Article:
It's a sad irony that Brexiter fearmongering about the doomed TTIP corporate power grab has led us into a situation where the remainder of the EU quickly ends up chucking the whole TTIP debacle in the bin, while the British public will likely end up getting lumbered with a Tory negotiated US-UK pro-corporate anti-worker charter that's far far worse than the aborted TTIP experiment ever would have been.


 Another Angry Voice  is a "Pay As You Feel" website. You can have access to all of my work for free, or you can choose to make a small donation to help me keep writing. The choice is entirely yours.




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Monday, August 29, 2016

Party elitists vs ordinary members: The Labour civil war


Richard Burgon is the Labour MP for Leeds East and the shadow Justice Secretary. On the 27th of August 2016 he summed up what the Labour Party civil war is all about when he said:
"I believe it's important to stand up for Labour members. MPs are not 'a cut above' the membership. Myself and other MPs are just ordinary members who have been given the privilege of serving as representatives of our communities." 
Contempt for the membership

A look at the behaviour of the Labour Party establishment since September 2015 Jeremy Corbyn was elected leader of the party with an astonishing 59.5% of the vote in a four horse race provides plenty of proof of the contempt that a lot of Labour Party elitists have towards the ordinary members.

  • Certain coup-plotter MPs have taken to distorting events and outright lying in order to paint ordinary party members as a violent mob of bigoted brick-lobbing thugs. Angela Eagle is a particularly egregious offender in this regard having brazenly misrepresented the "notorious brick" incident, refused to correct allegations that she suffered homophobic abuse at a meeting she didn't even attend and outright lying about an even being cancelled due to "threats" when in reality the venue owner pulled the plug because he didn't want a political event in his hotel.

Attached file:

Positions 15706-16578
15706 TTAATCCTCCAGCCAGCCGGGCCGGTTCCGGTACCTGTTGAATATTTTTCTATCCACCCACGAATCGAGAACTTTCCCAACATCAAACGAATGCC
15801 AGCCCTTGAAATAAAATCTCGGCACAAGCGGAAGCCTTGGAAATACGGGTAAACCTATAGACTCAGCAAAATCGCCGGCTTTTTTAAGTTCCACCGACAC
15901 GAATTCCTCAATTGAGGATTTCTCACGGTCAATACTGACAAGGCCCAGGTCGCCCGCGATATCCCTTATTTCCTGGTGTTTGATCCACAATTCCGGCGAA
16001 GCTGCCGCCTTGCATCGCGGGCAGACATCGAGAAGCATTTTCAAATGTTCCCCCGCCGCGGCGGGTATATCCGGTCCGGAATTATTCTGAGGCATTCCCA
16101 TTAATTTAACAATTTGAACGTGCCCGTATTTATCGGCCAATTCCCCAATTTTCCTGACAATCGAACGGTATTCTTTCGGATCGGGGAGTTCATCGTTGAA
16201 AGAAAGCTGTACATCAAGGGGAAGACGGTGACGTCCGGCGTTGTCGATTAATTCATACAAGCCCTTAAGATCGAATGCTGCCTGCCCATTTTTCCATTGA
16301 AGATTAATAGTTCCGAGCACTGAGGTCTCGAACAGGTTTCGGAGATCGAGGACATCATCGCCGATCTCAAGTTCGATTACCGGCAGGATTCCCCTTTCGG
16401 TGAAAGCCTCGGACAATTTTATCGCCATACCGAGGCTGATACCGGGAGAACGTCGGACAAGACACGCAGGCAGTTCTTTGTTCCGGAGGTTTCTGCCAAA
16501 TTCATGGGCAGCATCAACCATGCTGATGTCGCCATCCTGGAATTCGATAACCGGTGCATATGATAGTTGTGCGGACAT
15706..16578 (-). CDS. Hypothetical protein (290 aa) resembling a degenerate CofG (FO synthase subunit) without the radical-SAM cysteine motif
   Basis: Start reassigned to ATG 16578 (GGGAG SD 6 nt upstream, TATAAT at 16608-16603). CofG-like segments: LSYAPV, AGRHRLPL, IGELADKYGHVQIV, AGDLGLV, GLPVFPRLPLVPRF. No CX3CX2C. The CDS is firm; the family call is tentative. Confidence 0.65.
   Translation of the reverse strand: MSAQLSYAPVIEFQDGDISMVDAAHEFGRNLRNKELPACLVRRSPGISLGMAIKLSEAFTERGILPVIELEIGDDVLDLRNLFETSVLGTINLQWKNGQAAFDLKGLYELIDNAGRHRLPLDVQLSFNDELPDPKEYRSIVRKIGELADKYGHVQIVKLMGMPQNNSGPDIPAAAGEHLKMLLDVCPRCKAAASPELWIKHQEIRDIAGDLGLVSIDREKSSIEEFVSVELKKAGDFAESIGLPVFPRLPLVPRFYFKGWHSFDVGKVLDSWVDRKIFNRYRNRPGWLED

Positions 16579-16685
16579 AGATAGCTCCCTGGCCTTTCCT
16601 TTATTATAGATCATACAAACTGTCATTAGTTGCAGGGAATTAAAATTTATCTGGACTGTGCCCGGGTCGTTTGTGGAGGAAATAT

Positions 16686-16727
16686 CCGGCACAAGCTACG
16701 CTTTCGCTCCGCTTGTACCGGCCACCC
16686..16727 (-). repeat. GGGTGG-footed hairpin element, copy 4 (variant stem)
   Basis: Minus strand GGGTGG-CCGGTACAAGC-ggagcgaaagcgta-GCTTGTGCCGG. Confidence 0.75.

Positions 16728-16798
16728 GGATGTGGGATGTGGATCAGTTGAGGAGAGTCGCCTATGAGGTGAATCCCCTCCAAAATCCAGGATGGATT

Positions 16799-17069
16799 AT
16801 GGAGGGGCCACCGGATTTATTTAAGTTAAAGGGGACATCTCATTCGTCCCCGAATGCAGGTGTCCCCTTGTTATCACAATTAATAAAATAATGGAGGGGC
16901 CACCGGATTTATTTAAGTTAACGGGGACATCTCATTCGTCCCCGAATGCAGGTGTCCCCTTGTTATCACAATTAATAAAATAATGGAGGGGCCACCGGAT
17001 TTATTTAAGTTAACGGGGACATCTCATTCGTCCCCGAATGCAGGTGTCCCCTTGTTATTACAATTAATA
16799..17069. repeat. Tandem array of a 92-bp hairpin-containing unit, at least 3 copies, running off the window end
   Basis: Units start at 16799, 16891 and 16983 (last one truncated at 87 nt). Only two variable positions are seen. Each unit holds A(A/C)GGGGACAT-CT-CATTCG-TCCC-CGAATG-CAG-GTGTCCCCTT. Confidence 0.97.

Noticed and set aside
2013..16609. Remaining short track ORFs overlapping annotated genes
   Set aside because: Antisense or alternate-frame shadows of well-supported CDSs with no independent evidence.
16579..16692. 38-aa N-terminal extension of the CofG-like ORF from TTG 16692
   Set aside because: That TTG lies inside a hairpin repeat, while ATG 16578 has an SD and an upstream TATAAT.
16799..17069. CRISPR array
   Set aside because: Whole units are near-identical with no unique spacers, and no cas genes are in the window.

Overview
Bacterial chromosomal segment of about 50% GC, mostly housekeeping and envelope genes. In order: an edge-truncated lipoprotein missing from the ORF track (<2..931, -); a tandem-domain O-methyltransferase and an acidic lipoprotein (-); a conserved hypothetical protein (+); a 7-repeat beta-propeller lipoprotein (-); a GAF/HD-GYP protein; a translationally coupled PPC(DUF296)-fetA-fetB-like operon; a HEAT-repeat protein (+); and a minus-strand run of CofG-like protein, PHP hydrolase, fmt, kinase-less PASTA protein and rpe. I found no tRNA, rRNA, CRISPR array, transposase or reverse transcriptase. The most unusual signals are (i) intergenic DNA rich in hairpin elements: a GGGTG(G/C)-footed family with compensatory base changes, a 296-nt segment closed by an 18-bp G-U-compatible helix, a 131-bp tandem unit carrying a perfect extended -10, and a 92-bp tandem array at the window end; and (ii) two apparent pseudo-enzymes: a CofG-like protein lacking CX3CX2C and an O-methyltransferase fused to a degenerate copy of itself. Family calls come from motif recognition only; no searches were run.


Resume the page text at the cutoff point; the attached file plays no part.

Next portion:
All of these actions demonstrate that the party hierarchy and the coup-plotters see themselves as a cut above the party membership. As far as they're concerned the will of 172 MPs completely outweighs the will of 250,000+ party members. Their opinions are well over 1,000 times as important as ordinary party members.

The deputy leader Tom Watson clearly expressed this contempt for the party membership when he described the decision to introduce a properly democratic One Member One Vote electoral system within the Labour Party as "a terrible error of judgement".

All of the above things demonstrate that certain Labour Party politicians see themselves as "a cut above" ordinary party members, but this disgusting elitist attitude is best demonstrated by the ongoing Labour Party purge.

The contrast between the standards of behaviour being applied to ordinary party members and people at the top of the party couldn't be starker.

Abuse

Ordinary members are being purged from the party for all kinds of spurious reasons, perhaps the most of all being the woman who was slung out of the party for posting "I fucking love the Foo Fighters" on her personal Facebook wall. Many others have been suspended with no explanation of what they are supposed to have done wrong other than generic "comments on social media" or "comments on Twitter" meaning they have pretty much no means to appeal the suspension because they don't even know what they stand accused of saying.

The fact that Labour Party minions are trawling through people's social media activities to search for reasons to exclude them from voting in the leadership election is bad enough in its own right, but the contrast between the trivial "crimes" committed by purged Labour members and the unpunished behaviour of members of the party elite couldn't be stronger.

Here are a few examples:

  • The Labour Party MP Tom Blenkinsop turning his Twitter feed into a tide of cry-bully abuse in which he yelled "idiot" and "entryist" at anyone who disagreed with his appalling behaviour, including a life-long Labour voter - Not suspended